Dr. Brown received his BA in History from Georgetown University in 2000 and his doctorate in Near Eastern Languages and Civilizations from the University of Chicago in 2006. He has studied and conducted research in Egypt, Syria, Turkey, Morocco, Saudi Arabia, Yemen, South Africa, India, Indonesia and Iran. His book publications include The Canonization of al-Bukhari and Muslim : The Formation and Function of the Sunni Hadith Canon (Brill, 2007), Hadith : Muhammad’s Legacy in the Medieval and Modern World (Oneworld, 2009), Muhammad : A Very Short Introduction (Oxford University Press, 2011) and Misquoting Muhammad : The Challenges and Choices of Interpreting the Prophet’s Legacy (Oneworld, 2014), which was named one of the top books on religion for 2014 by the Independent.
He has published articles in the fields of Hadith, Islamic law, Salafism, Sufism, Arabic lexical theory and Pre-Islamic poetry and is the editor in chief of the Oxford Encyclopedia of Islam and Law. Dr. Brown’s current research interests include modern conflicts Islamic legal reform and a translation of Sahih al-Bukhari. Dr. Brown is currently the Alwaleed bin Talal Chair of Islamic Civilization in the School of Foreign Service at Georgetown University, and Associate Director of the Alwaleed bin Talal Center for Muslim Christian Understanding.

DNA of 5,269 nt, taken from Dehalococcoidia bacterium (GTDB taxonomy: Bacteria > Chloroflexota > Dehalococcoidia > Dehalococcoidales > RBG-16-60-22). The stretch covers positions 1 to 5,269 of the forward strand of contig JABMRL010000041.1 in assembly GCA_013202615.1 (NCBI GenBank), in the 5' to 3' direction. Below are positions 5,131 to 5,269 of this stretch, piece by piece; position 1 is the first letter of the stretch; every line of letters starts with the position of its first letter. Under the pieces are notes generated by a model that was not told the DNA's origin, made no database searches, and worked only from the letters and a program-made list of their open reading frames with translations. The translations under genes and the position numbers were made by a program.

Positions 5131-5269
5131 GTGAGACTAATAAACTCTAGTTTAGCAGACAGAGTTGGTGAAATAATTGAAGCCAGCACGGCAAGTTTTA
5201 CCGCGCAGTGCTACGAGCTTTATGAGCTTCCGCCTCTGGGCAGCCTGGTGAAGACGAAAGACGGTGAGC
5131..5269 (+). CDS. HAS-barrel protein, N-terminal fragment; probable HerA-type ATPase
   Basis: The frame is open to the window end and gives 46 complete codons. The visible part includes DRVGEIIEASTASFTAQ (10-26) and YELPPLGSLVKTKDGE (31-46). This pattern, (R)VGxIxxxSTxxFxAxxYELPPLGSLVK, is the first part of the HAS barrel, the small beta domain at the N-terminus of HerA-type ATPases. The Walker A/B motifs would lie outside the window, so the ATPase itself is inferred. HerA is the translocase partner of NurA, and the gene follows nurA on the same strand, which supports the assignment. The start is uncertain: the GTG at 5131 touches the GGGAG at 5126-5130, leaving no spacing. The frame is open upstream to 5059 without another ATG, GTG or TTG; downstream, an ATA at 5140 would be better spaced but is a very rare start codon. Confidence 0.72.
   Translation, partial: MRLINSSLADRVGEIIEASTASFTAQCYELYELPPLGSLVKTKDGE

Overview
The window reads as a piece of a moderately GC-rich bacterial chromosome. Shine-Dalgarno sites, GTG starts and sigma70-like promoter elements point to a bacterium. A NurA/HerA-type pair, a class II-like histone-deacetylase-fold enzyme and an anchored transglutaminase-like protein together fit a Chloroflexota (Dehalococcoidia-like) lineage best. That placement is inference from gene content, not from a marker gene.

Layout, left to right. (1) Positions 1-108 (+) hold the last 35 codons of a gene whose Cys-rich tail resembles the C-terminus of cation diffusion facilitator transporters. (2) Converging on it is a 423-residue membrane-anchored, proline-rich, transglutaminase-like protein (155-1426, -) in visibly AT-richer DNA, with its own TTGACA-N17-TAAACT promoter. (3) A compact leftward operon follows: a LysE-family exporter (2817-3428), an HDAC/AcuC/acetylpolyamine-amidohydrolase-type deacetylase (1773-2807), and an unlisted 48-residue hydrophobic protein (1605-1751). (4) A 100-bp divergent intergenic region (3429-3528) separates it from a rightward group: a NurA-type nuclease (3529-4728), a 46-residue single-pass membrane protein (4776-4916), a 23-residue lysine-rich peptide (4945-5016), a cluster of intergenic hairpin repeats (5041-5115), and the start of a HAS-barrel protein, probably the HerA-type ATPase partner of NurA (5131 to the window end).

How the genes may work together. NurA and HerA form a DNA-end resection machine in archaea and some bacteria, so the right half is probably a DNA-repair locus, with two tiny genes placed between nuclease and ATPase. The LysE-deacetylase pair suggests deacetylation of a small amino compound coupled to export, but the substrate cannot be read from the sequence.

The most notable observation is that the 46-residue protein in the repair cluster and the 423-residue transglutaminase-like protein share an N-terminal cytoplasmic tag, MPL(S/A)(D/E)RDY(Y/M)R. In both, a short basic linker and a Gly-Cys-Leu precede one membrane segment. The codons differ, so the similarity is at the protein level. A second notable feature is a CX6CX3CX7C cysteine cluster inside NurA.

Speech Title (Islamic Discourse panel)
What Makes a Fatwa Compelling ? Evidence and Authority in an Age of Political Controversy
This paper addresses the question of how religio-scholarly authority is currently conceptualized and understood amongst Muslims in the West, with a particular focus on muftis and the elements of fatwas that make them compelling for audiences. The paper will also address the role of the state and state endorsement of muftis.
(Original English Voice, starting 21 min)